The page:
Among the most overlooked aspect of child care is nutrition. Adequate nutrition is a crucial foundation for a child’s overall wellbeing, and IQ scores are heavily dependent on a child’s intake in their first five years. However, parents are usually preoccupied with the problems of daily life that a child’s nutritional balance has not been considered thoroughly. Read on below to find out the six considerations to take when planning for a child’s nutritional intake.
Aside from mental and intellectual development, a child’s nutritional intake is crucial for them from 12 months to 5 years. As a child experience their growth spurt, professional help should pay special attention to their dietary needs. The Child Care Pros, a Childcare service in Boston, takes pride in being a specialist in this aspect of a child’s growth.
Toddlers will require variety in their diet:
Breastmilk is still best for babies. But once they reach the transition stage, around 12 to 14 months, it is helpful that children are introduced gradually to table food. Growth slows a bit, but nutrition should still be a top priority for parents at this stage of a child’s development. At this stage, children are weaned away from using bottles and trained to eat and drink independently.
How much food do they need? Exactly.
Depending on their age and size, toddlers will require between 1000 to 1400 calories. Qualified child care professionals keep a definitive chart for the best nutritional guides for toddlers. Nutritional intake is all about average, and you don’t have to worry if your child tends to eat less, especially at ages two years old and above. You may need to consult a pediatrician for a more definitive guide or detect some deviation in a child’s food intake. Again, it is helpful if qualified professionals oversee this matter.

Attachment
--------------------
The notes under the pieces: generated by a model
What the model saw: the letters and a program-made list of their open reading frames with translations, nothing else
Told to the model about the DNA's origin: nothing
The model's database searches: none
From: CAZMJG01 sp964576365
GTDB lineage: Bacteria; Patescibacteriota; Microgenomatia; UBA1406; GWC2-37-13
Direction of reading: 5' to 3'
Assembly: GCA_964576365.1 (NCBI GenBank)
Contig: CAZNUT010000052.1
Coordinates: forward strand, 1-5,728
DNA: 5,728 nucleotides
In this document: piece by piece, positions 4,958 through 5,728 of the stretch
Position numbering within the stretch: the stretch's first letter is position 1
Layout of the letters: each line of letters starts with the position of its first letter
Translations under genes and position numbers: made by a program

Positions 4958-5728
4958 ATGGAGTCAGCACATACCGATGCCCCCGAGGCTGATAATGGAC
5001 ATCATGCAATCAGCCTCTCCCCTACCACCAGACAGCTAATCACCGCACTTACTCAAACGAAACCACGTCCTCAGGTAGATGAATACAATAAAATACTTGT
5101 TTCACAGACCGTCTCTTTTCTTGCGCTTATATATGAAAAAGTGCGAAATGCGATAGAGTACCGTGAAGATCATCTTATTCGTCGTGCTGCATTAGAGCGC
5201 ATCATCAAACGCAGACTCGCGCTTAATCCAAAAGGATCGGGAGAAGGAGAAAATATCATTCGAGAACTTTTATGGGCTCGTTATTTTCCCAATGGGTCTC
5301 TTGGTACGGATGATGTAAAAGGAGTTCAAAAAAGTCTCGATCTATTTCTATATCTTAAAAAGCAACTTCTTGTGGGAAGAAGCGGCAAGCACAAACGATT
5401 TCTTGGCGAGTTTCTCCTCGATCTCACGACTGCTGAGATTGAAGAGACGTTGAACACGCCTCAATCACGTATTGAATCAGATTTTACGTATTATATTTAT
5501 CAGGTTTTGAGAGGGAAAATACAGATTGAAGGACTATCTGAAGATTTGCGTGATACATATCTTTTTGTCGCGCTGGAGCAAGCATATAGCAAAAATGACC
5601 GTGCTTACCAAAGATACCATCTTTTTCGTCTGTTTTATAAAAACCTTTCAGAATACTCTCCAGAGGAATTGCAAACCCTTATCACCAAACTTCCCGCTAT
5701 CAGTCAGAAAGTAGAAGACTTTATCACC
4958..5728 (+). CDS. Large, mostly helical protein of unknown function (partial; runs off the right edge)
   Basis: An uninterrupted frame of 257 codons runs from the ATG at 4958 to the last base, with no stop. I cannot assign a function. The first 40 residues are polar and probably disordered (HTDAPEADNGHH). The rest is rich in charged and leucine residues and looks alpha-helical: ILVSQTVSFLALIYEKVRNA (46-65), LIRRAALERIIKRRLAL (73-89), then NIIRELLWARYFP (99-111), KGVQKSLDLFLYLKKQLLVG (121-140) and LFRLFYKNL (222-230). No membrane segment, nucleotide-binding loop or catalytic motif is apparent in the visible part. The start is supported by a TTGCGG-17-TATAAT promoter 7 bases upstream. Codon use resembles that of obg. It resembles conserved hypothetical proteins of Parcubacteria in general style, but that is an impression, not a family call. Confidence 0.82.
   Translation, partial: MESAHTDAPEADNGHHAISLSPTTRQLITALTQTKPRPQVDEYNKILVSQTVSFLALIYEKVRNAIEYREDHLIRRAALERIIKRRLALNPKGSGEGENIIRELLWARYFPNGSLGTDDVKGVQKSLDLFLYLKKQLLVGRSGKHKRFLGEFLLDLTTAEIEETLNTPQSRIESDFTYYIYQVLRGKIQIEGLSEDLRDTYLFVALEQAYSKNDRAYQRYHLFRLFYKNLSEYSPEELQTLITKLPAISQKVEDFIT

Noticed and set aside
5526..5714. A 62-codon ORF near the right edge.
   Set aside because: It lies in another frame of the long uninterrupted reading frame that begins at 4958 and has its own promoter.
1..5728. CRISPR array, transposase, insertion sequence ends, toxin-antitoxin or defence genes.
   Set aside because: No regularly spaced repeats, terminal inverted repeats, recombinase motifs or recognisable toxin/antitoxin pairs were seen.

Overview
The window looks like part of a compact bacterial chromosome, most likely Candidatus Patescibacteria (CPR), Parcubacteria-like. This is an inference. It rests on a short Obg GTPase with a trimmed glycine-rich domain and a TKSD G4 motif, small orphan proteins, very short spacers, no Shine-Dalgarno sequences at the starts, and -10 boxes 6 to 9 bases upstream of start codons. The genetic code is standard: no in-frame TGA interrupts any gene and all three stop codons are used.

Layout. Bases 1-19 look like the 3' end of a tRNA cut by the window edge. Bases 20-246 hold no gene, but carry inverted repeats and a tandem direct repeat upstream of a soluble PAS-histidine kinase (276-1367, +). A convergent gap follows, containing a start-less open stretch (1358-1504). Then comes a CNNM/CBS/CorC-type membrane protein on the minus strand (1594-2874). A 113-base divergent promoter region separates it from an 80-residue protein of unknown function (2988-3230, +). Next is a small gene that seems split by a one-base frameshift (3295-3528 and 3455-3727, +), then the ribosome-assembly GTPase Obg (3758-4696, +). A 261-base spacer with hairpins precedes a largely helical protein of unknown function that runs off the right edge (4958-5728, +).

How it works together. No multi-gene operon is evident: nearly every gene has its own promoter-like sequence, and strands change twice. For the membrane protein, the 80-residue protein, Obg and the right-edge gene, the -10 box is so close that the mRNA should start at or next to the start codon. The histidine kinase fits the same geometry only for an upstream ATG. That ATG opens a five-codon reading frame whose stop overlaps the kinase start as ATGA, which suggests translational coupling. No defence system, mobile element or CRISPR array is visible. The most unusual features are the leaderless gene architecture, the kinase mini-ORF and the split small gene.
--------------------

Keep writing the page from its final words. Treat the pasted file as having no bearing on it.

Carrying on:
Children are very active, and attention to a child’s bone structure is very crucial. Children ages 12 months to 24 months will require 700 milligrams of calcium and 600 IU (International Units) of Vitamin D. Children are usually receive two servings of daily products a day. However, this can only provide half the required intake of Vitamin D. Pediatricians and professionals usually give Vitamin D supplements to support this need.
There are cases when children reject cow’s milk because of their unfamiliarity with its taste. A mixture of breastmilk with cow’s milk is usually recommended in phases until cow’s milk is 100%. Another set of special cases cover obesity, and special attention should be paid to the child’s milk intake. Most importantly, some children outright reject milk entirely. Substitute food to make up for the lack of milk intake should be enough to make up for the need for children’s calcium and Vitamin D requirements. Without proper professional attention, the crucial matter of nutritional intake regarding milk and its possible substitute might have long-term side effects on the child.
Toddlers should receive 7 milligrams of iron every day. Iron is crucial for healthy blood and is helpful for a child’s organs to function well. However, cow’s milk has low iron content, and drinking too much cow’s milk will make a child so full that they won’t eat much of anything else. For children, cereals can be a good source of iron. That being said, a balanced diet will require children to take less milk to make way for an iron-rich diet.
About Fruit Juice
Fruit juice has customarily been considered a substitute for whole fruits, which should not be the case. Pasteurized fruit juices can support hydration and contain substantial doses of Vitamin C, Vitamin A, and Potassium. However, excessive intake contributes to health problems such as obesity, the formation of dental caries, and gastrointestinal issues. AAP (American Academy of Pediatrics) recommends limiting daily 100% fruit juice consumption to 6-6 oz for 1 to 6-year-old children. Eating whole fruits is still more highly recommended than fruit juice for children.
Carbohydrates take up 45% to 65% of the total calorie intake for toddlers. Children are very active, and not paying attention to carbohydrate intake may make them less energetic to take on the things they do for the whole day. Total fiber intake for 1 to 3-year-old children is recommended to be around 19g a day, and 25 grams of fiber for four-year-olds. Carbohydrate intake, among other nutrients, should be closely watched. Having professional support, such as those provided by The Child Care Experts, can play a crucial role in making parents worry-free on their children’s nutritional needs.